The Validity of Karl Marx’s Critique of Classical Political Economy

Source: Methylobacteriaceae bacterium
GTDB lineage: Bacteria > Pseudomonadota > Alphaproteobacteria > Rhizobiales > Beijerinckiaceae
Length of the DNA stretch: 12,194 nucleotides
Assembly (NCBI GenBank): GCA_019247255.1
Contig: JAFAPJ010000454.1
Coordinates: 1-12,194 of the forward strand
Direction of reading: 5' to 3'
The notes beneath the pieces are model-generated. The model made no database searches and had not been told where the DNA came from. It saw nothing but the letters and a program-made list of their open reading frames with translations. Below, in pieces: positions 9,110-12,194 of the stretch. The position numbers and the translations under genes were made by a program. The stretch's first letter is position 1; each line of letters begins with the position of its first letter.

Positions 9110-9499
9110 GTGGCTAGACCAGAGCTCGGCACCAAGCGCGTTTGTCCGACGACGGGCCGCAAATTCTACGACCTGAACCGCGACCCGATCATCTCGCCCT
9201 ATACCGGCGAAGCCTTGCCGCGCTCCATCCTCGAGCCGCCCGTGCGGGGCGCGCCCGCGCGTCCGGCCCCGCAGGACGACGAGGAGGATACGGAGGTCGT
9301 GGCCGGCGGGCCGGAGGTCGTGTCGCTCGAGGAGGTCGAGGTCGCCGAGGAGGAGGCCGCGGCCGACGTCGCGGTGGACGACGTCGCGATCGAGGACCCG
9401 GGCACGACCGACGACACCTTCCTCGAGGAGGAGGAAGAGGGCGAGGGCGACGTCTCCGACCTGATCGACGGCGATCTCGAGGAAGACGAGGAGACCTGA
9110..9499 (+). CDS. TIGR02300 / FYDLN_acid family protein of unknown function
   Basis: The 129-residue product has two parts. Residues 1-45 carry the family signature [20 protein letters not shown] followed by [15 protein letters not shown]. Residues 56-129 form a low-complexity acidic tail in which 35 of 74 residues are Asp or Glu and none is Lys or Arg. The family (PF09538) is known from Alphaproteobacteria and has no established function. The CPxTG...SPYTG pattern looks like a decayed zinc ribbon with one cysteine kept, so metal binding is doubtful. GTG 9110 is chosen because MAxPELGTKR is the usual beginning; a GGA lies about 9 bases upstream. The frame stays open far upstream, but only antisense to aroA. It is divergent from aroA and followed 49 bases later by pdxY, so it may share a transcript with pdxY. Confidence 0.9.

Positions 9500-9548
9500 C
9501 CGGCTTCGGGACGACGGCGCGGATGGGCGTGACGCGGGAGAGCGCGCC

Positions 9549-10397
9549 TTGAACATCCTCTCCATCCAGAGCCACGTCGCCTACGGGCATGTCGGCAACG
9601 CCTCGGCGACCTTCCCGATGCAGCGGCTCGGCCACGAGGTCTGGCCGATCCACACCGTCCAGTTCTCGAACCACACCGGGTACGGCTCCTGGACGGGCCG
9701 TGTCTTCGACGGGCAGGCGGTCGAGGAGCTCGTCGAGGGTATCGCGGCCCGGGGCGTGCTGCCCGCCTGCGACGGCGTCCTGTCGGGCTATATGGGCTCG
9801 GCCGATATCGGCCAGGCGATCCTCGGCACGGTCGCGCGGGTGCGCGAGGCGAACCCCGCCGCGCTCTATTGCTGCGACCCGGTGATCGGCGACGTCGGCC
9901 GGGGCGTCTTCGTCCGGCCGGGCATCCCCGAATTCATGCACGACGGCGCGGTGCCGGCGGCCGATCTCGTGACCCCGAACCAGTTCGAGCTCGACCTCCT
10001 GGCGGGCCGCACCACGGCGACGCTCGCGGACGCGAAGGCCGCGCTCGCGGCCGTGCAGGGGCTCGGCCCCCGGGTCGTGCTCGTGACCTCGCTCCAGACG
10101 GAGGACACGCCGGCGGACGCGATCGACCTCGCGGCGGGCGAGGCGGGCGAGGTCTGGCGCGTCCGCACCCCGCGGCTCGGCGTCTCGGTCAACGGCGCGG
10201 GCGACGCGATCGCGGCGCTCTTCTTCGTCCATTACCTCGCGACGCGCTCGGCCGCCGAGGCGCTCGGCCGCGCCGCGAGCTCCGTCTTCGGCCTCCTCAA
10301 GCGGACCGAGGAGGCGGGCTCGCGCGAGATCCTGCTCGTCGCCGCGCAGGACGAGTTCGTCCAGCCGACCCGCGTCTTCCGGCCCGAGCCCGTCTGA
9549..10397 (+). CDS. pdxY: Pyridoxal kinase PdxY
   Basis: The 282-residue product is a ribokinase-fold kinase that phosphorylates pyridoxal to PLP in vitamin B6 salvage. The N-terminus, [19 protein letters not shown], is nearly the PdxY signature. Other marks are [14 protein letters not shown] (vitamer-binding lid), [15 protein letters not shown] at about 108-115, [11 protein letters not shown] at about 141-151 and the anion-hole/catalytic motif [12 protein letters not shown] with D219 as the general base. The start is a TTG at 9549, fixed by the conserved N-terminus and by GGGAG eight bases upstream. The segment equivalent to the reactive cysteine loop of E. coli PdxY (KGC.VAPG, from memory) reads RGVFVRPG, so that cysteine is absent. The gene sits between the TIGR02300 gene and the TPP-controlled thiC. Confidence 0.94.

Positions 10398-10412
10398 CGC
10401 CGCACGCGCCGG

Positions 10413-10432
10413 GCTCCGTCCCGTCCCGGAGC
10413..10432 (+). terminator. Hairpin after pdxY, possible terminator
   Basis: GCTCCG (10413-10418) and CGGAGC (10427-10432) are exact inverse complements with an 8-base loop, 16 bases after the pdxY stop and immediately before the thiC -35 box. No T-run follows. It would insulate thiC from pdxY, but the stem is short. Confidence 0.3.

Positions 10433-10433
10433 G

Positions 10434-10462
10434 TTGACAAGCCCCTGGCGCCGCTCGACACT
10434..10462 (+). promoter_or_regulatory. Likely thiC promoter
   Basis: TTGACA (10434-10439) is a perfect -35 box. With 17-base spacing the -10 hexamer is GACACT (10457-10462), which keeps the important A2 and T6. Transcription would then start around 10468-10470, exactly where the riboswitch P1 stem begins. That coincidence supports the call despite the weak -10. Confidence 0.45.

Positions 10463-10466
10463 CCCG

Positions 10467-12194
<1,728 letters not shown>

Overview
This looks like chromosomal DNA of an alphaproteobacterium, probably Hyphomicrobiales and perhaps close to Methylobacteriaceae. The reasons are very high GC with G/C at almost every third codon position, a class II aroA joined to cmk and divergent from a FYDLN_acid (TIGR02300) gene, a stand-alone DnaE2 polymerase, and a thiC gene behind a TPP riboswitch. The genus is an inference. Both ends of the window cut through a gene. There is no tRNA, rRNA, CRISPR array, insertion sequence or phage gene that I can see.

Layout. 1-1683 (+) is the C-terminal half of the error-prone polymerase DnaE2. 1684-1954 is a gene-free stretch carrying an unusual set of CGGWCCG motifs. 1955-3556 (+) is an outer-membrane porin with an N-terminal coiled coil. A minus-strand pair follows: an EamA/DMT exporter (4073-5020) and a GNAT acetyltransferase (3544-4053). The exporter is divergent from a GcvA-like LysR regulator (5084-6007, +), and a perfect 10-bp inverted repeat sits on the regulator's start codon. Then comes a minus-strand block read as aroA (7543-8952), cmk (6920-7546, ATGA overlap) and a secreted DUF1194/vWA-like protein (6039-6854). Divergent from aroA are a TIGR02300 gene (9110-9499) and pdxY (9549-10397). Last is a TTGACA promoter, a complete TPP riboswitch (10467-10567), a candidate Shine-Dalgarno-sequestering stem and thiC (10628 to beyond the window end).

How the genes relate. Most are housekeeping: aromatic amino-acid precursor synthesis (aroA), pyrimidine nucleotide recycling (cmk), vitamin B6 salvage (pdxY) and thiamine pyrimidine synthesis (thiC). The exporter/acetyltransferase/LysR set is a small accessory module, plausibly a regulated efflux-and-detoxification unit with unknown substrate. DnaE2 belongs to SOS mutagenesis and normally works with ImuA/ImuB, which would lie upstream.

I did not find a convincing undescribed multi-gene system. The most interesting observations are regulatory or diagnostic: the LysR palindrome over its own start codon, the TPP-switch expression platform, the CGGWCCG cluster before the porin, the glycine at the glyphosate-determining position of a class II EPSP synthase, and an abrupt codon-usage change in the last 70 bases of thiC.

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This paper examines the core elements of Marx’s Critique of Classical Political Society and identifies the validity of its theoretical underpinnings. Overview At the heart of Marx’s critique of classical political economy were three basic assumptions. First, capitalism was a commercial system grounded in productivity and transferring private property in a liberal market. Secondly, property was valued by reference to the extent of human work put into production. Thirdly, the classical political economy involves a capitalist state where competition and profits give way to exploitive behavior tensions between classes. What often occurs is too much production which leads to crises which in turn threaten the capitalist state. Thus historically, capitalism will prove to be inefficient and inequitable in terms of protecting the individual and social welfare.5 The recurring theme in Marx’s critique of classical political economy is Marx’s attention to David Ricardo’s theory of value. For Marx, classical political economy was flawed by virtue of its inconsistent logic and methodology and thus rendered it incapable of explaining and developing an efficient political economy.6 Essentially Marx was of the opinion that classical economics overvalued production and failed to appreciate the production throughout history has always shared similar elements. Classical political economists failed to distinguish between the common elements of production throughout history and the elements of production specific to capitalism. For the most part, production and labour in capitalist societies were the main sources of income and power of the dominant social class.7 Thus a prominent theme in Marx’s critique of classical political economy was his focus on value theory and the idea that capital conferred power on the elites as a result of its ability to deliver profits. Value Theory Marx identified four theoretical flaws in Ricardo’s value theory that form the bases of his critique of classical political economy. The four theoretical flaws were, the theory of wage labour. the theory of capital and exploitation. the theory of completion and the theory of rent.8 Each of Marx’s theoretical flaw sin value theory are analyzed below. Theory of Wage Labour Marx took the position that the value theory was flawed for its predisposition to place a value on property by reference to the labour value applied to production of the property or commodity. For Marx, this explanation was intrinsically flawed as it made no sense for the value of a specific commodity to rely on another commodity’s value. Classical political economy could not provide an adequate explanation for this theory of value. Marx specifically stated: Labour itself has exchange-value and different types of labour have different exchange-values. If one makes exchange-value the measure of exchange-value, one is caught up in a vicious circle, for the exchange-value used as a measure requires in turn a measure. This